[22 novembre 2009]

The Vision Wall installation in Florence. A SCI-Arc installation by instructors Elena Manferdini and Alexis Rochas made for the BEYOND MEDIA festival (SPOT ON SCHOOLS exhibition curated by Paola Giaconia).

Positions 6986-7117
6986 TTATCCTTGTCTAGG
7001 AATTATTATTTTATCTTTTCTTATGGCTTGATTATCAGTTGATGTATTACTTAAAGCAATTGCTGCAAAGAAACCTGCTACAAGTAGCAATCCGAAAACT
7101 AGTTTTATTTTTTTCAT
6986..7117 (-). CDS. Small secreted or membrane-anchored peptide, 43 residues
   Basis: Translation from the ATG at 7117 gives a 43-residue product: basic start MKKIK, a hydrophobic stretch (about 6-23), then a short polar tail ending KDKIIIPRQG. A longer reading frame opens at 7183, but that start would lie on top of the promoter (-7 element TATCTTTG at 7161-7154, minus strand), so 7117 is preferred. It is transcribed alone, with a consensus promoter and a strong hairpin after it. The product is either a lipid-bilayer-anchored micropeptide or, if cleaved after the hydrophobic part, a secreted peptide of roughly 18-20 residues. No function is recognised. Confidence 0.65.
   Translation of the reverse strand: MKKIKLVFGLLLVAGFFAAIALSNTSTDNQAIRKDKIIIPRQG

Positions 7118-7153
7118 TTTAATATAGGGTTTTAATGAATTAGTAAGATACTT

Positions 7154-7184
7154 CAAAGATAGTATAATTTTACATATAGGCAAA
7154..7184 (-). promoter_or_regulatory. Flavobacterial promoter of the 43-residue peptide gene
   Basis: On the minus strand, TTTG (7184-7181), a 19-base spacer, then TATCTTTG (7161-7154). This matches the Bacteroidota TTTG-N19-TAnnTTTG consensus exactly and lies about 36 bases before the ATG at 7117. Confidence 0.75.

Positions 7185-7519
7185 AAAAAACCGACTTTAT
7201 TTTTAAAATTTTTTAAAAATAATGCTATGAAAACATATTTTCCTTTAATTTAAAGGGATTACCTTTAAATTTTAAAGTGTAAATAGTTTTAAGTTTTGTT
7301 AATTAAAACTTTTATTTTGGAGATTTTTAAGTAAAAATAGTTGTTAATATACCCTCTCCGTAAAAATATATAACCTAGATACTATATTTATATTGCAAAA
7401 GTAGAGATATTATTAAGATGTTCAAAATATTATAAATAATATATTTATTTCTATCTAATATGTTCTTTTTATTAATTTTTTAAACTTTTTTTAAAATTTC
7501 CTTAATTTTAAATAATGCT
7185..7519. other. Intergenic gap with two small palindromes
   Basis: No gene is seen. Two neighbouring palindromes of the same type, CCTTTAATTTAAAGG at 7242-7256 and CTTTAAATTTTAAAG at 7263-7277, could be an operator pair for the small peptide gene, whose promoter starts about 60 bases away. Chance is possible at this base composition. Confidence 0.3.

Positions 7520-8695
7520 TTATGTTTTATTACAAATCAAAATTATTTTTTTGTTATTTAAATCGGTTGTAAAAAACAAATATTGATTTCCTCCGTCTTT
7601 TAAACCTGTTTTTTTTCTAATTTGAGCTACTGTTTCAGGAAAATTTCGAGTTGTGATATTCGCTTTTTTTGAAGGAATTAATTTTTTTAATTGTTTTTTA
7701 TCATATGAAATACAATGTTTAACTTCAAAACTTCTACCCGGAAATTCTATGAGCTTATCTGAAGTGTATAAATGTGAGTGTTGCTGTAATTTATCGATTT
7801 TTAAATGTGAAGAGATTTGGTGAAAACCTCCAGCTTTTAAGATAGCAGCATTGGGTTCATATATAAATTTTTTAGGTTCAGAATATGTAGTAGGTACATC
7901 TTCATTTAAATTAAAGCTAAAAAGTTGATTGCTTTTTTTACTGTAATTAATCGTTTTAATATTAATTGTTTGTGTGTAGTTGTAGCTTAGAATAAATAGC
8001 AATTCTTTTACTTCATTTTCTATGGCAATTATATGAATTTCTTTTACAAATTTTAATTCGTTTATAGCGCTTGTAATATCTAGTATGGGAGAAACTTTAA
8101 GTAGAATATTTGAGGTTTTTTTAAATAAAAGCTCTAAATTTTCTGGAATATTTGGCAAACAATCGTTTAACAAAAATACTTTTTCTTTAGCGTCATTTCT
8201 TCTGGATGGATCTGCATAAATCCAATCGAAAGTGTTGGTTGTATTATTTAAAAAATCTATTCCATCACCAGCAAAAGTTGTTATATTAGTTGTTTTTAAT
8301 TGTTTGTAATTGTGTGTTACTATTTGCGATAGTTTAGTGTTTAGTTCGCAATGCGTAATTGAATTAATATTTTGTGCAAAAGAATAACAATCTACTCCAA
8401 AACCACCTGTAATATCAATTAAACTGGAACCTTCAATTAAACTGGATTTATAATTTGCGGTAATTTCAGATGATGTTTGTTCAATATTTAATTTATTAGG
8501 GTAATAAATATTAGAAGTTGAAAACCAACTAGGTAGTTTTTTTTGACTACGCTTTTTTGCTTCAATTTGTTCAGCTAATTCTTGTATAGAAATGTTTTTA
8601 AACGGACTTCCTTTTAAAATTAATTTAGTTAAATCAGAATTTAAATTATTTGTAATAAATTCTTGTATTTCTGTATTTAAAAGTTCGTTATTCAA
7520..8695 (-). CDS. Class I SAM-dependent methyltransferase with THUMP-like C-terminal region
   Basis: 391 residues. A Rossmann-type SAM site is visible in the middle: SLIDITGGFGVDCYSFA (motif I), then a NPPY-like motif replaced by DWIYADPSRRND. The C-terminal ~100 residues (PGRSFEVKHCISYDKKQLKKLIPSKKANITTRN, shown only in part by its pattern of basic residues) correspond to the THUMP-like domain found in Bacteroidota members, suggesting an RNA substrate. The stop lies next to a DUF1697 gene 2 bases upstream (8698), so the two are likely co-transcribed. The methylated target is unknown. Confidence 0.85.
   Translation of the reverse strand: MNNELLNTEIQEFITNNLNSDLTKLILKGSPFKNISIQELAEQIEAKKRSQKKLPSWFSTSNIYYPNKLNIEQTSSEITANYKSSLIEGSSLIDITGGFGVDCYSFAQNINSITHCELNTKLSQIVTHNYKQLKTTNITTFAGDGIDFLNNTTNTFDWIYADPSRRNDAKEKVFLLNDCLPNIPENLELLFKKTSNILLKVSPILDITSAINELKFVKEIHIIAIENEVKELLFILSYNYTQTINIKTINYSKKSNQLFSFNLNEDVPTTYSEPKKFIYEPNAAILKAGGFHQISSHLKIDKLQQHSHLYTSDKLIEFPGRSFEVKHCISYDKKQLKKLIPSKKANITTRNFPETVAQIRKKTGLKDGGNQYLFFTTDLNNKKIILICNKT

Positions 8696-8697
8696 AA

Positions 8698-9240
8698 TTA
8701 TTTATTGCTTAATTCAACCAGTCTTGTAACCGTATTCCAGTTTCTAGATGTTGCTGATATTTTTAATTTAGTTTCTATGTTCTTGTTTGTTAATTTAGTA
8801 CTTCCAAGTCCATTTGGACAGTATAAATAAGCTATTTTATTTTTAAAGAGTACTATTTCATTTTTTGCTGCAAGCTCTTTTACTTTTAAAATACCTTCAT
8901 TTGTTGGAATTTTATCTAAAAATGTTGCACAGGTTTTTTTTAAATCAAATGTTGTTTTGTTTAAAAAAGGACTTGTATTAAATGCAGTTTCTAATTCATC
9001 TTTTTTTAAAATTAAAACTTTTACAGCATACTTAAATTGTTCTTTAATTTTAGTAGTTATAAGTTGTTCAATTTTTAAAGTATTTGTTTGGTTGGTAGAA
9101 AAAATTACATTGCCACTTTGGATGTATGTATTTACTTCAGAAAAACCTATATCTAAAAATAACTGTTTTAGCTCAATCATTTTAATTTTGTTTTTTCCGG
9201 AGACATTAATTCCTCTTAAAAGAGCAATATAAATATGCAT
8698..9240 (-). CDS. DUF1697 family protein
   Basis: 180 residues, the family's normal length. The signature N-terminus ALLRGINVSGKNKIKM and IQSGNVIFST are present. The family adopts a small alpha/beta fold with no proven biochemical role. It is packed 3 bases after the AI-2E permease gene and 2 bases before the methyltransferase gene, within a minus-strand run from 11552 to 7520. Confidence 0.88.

First (in the beginning of the process), there is the work that is done on the computer. In an age when the computer was imagined to be a time-saver, it is for both Manferdini and Rochas, merely one (super-complex) step in a (hyper) complex process. Visualization alone is not enough for these young design educators: instead they run scripts, racing different algorithms against each other to provoke catastrophic deformations. Then, instead of settling for a planar image from which to extrapolate architectural norms of say, plans and sections – they push these algorithms into the third dimension, forcing the math to do what it has always desired but also has always resisted. From algebra into space, geometry into form, even the computer is asked to perform above and beyond expectations – asking from it, demanding from it, the impossible task to both follow rule sets as well as produce deformations. In their collaboration, "Beyond Media," this protracted visualization is referred to simply as "anchoring," but the Escher-like drawings tell a different story. Irregularities are counter-point to the ready perception of the regularities, instantiating a non-semiotic, and entirely new, "reading" of figure and ground. It is highly visual and intense – and probably not at all what was intended for this software.